Trainee no more – I am officially a Peace Corps Volunteer! I moved to my village September 15th and have since been adjusting to life here and getting to know the village more. This has actually been a pretty difficult time for me. There are good days and bad days, but what’s wearying and at times downright unbearable is the absurd amount of attention I get. It’s amazing how stressful just having an audience at all times can be – like when I just want to do my laundry in peace and everyone walking by feels a need to stop and gawk for a few minutes. I have actually broken down crying a few times, but I’m counting on my ability to adjust and on my novelty wearing off.
In some ways, I’m living the stereotypical Peace Corps experience: in a small rural village in Africa with no electricity or running water and very sketchy cell phone reception. I guess it’s kind of like camping (and don’t get me wrong, I love camping!), but camping is a game and this is for real, and for two years. Wearing a headlamp gets old fast, and drawing water by hand is a pain right from the start. I go through roughly ten liters a day, which includes water I use to drink, cook, bathe, brush my teeth, and wash dishes. On days when I do laundry, it’s a lot more.
For now I can get water right from the cistern outside my concession (which collects rain water from the roof), but the dry season is on its way. It rained for almost a week straight when I first arrived, and then the rain stopped and the temperature soared. At it’s hottest, my thermometer read 104.9° F, and this is not dry heat right now. This is sticky jungle heat. I have an outdoor kitchen (with no refrigerator of course), so food storage and preparation has been an adventure. I’ve learned that tomatoes purchased at noon on Tuesday will be spoiled by dinner on Wednesday, beans left to soak overnight will be fuzzy the next morning, and insects are merciless – leave your dishes out for one hour and the place is crawling. The other day my kitchen was besieged by evil biting ants, and I had to sort of dance around as I was cooking. Eventually they left and have not yet made a return – perhaps this was some sort of initiation.
I try to spend a lot of time out and about in the community to establish my presence and to speed up the language learning. In the last few weeks of training we did have some local language time, but in my case that was just a comedy of errors. The funniest part was that my instructor did not seem to believe that I knew absolutely no Itcha. He’d say things like, “And do you know the word for dancing?” to which I would obviously reply no and then I guess he didn’t want me to feel bad so he would say, “It’s okay. That’s normal.” Yes, I know. I don’t speak Itcha.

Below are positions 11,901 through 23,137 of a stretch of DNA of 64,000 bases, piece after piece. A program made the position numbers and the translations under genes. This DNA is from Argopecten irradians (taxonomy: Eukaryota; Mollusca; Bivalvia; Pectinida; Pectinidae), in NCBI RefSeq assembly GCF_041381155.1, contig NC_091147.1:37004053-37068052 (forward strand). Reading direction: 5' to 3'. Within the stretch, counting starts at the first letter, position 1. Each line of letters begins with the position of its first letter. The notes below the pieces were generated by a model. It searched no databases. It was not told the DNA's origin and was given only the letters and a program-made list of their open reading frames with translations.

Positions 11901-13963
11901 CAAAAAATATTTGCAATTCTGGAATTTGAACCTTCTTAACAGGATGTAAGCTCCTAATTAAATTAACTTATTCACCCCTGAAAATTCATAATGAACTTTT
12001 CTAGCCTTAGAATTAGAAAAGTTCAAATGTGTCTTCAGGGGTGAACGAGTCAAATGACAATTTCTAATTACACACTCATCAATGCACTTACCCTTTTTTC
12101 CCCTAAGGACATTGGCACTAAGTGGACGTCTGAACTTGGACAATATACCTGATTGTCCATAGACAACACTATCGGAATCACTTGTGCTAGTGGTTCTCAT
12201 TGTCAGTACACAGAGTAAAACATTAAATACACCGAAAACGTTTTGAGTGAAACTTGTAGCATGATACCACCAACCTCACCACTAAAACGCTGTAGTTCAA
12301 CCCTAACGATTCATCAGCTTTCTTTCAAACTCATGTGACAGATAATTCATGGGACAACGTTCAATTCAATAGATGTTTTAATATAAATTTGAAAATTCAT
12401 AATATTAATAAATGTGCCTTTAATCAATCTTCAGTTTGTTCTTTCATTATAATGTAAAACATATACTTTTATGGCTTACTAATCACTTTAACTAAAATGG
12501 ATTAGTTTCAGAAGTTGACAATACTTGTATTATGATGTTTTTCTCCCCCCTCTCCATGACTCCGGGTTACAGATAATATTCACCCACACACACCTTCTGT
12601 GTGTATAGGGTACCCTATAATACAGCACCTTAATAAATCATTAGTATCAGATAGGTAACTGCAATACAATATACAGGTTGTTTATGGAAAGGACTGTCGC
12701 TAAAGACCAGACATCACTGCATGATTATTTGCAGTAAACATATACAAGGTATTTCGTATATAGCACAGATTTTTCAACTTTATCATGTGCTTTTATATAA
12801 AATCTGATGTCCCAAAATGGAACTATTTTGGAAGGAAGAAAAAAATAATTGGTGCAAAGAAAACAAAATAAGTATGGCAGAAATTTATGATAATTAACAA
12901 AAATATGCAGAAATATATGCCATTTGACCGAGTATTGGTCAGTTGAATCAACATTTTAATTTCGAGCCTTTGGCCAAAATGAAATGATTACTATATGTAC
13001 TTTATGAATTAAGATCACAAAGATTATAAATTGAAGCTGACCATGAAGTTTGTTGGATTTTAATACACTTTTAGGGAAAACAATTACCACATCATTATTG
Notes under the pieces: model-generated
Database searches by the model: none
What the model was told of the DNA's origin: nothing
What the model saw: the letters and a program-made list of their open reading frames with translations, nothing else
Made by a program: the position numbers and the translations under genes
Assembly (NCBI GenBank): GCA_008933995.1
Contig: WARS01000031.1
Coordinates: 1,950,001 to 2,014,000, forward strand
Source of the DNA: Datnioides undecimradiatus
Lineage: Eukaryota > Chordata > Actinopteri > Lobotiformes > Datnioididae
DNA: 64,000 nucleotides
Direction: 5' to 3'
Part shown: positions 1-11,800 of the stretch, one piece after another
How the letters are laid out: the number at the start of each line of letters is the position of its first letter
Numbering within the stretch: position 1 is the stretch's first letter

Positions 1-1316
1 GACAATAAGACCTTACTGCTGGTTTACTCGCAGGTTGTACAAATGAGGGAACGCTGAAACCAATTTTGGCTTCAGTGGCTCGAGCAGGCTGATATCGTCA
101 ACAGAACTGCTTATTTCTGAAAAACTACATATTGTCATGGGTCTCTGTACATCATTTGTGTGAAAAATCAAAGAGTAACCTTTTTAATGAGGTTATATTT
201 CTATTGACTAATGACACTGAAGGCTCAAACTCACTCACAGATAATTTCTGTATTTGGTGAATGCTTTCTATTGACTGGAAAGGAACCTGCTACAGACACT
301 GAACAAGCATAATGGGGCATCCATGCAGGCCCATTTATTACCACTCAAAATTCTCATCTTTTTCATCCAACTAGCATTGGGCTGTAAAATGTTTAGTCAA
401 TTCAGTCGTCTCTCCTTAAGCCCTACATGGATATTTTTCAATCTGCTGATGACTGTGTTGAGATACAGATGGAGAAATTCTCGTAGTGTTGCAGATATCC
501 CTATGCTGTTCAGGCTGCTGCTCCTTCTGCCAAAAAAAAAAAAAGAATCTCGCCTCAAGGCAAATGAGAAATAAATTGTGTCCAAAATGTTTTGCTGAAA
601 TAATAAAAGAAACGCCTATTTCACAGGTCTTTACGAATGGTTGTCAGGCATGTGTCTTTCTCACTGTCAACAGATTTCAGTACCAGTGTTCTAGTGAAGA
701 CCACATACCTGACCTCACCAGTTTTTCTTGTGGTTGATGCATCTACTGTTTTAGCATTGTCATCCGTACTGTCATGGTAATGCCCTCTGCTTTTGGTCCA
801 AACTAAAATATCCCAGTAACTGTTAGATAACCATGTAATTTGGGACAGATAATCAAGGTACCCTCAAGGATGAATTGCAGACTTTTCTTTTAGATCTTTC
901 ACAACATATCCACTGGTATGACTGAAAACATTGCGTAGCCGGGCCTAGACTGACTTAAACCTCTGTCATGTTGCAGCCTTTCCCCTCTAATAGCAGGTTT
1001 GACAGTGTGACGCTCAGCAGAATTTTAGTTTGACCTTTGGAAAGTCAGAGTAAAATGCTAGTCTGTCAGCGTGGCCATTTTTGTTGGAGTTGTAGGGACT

For fun, I got a puppy. I named her Sami, after the reindeer herders of northern Scandinavia. She’s delightful, but I must admit that adopting a 9-week old puppy (note: not house broken) two days before moving was not entirely wise. Keeping a puppy out of trouble can be a challenge anywhere, but when you don’t have any shelves or counter space to keep things out of reach, it’s almost impossible. I ended up buying some rope and stringing things up around the house as I wait for the carpenter to finish my furniture. If a random Minnesotan walked into my house they might guess I had a bear problem. Nope, no bears – just a puppy.
The neighbor kids mimic everything I say, and as I was in the process of house training Sami, they learned their first English phrase – go potty – which they took to chanting every time they saw me walk outside the house with my puppy. Their English vocabulary is expanding rapidly though; they’ve now added to their repertoire the oh so useful phrases of “Sami, leave it,” “Sami, sit,” and “Sami, come.” Peace Corps would be so proud.
I’m happy to have found at least one protestant church in my village. The first time I went I figured the service would all be in Itcha, so I kind of zoned out. But as I was watching a lizard chase a cockroach across the ceiling I realized all of a sudden that I was understanding what the pastor was saying. He was translating the sermon into French for me! It’s so important to me that I find Christian community during my time here, and I think I’ve found a good starting place.
Additionally, I met a missionary couple living just down the road from the Natitingou workstation. That’s where I am currently – at the workstation in Natitingou. There are four Peace Corps workstations located in Cotonou, Parakou, Kandi, and Natitingou. Volunteers can spend a few nights a month at the workstations to catch up with other volunteers, internet time, and showers ☺ I don’t know if I’ll come here every month because it’s pretty far, and the taxi ride is not exactly enjoyable. Basically, you’re packed like sardines in a rickety old van with no air conditioning that must drive in a slow zig-zag the entire way due to all the potholes. And the taxi stopped in almost every village along the way.
There was a point when I was thinking, okay, we cannot possibly fit any more people in here now. And then we picked up six more people. SIX MORE PEOPLE. We had to stagger the placement of elbows, knees, and hips like playing human Tetris. I also had the dog with me, and as I scrunched her into a smaller ball on my lap she gave me this look that said you’ve got to be kidding me. But this is Benin, and this is how travel happens. When we finally arrived in Natitingou, it took a while to shake the kinks out, but from there it was just a short motorcycle taxi ride to the workstation. I didn’t know where the workstation was so I couldn’t explain how to get there, but I just told the driver to take me to the Americans, and he knew exactly where to go ☺